We’ve heard about work being done around replacing the LCSH “illegal alien” with “noncitizen” or “illegal immigration.” What are some other problematic terms that people might not be aware of?

I recommend the Problem LCSH list at The Cataloging Lab, a platform created by Violet Fox. It’s a crowdsourced list of problematic terms that have been identified by those working with LCSH.

One specific term I’ve talked about is the LCSH “Oriental literature,” which is used for Asian literature. Oriental is a colonial term. It comes from this tradition of exoticism of people from non-Western cultures. In a colonial setting, it was used to describe Asian and Middle Eastern people and their cultures. We use the subject heading “Oriental Literature” for literature from the Asian continent, the Middle East, Turkey, and everything in between. I’ve been hearing a lot about decolonizing the catalog. You can’t really decolonize if you’re continuing to use colonial language in our standards and systems.

Heteronormative language is all over catalogs. Emily Drabinski has written a lot about language issues of classification and subject headings for LGBTQIA+ people.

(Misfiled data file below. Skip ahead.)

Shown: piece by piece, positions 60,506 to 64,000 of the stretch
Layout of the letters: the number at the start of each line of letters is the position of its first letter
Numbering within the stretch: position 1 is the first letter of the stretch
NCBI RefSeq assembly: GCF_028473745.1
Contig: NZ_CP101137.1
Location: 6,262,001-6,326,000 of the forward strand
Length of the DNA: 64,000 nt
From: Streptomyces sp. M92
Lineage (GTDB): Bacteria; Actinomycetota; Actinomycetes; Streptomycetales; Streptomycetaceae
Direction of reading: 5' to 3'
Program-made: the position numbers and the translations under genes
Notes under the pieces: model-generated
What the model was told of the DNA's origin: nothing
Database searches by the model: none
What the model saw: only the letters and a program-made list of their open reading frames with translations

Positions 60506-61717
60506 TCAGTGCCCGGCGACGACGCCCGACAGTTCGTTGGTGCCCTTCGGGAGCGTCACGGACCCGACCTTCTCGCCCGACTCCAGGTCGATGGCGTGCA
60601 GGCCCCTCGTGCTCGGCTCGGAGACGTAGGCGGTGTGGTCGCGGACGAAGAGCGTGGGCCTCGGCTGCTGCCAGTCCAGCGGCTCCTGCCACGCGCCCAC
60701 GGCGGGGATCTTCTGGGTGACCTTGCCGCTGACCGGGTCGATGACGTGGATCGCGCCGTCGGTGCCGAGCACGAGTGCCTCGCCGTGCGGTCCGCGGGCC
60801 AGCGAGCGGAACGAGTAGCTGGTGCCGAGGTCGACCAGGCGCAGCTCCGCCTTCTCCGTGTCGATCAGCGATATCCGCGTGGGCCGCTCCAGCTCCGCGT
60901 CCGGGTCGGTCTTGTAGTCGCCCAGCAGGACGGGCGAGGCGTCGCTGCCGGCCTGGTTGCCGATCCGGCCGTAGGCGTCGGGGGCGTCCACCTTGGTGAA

I think it’s important to point out that problematic aspects for one group are different from problematic aspects for a different group.

How are critical cataloging issues and remediation practices changing?

I’ve been pleasantly surprised by LC being motivated to make subject heading changes and getting community feedback. I’ve been involved with a couple of heading changes more recently. There is good reception from LC to do that work in partnership with the professional community, which is encouraging. A collaborative model for making changes is ideal, and a lot of positive changes are happening.

It’s also important to acknowledge that there have been others before our time who have been pushing for these changes—people like Frances Lydia Yocom, Dorothy B. Porter, Doris Hargrett Clack, Dorothy Ann Washington, and Sanford Berman. They have been pushing for subject heading and classification changes for years, and I think it has led to an innate interest in others to continue to push for change, to say that language issues need to be corrected, that we need to keep up with changes to language in the controlled vocabulary systems we use. There has been a lot more collective effort to move the needle.

How can people whose jobs involve cataloging at a local level effect change?

If you’re at a small public library or historical society, and you’re just one person doing everything, that question comes up—how can I [do this work] with the resources I have? I think there are always opportunities to think on a smaller scale—it often makes change imaginable, because then you can focus on what you can control in that environment.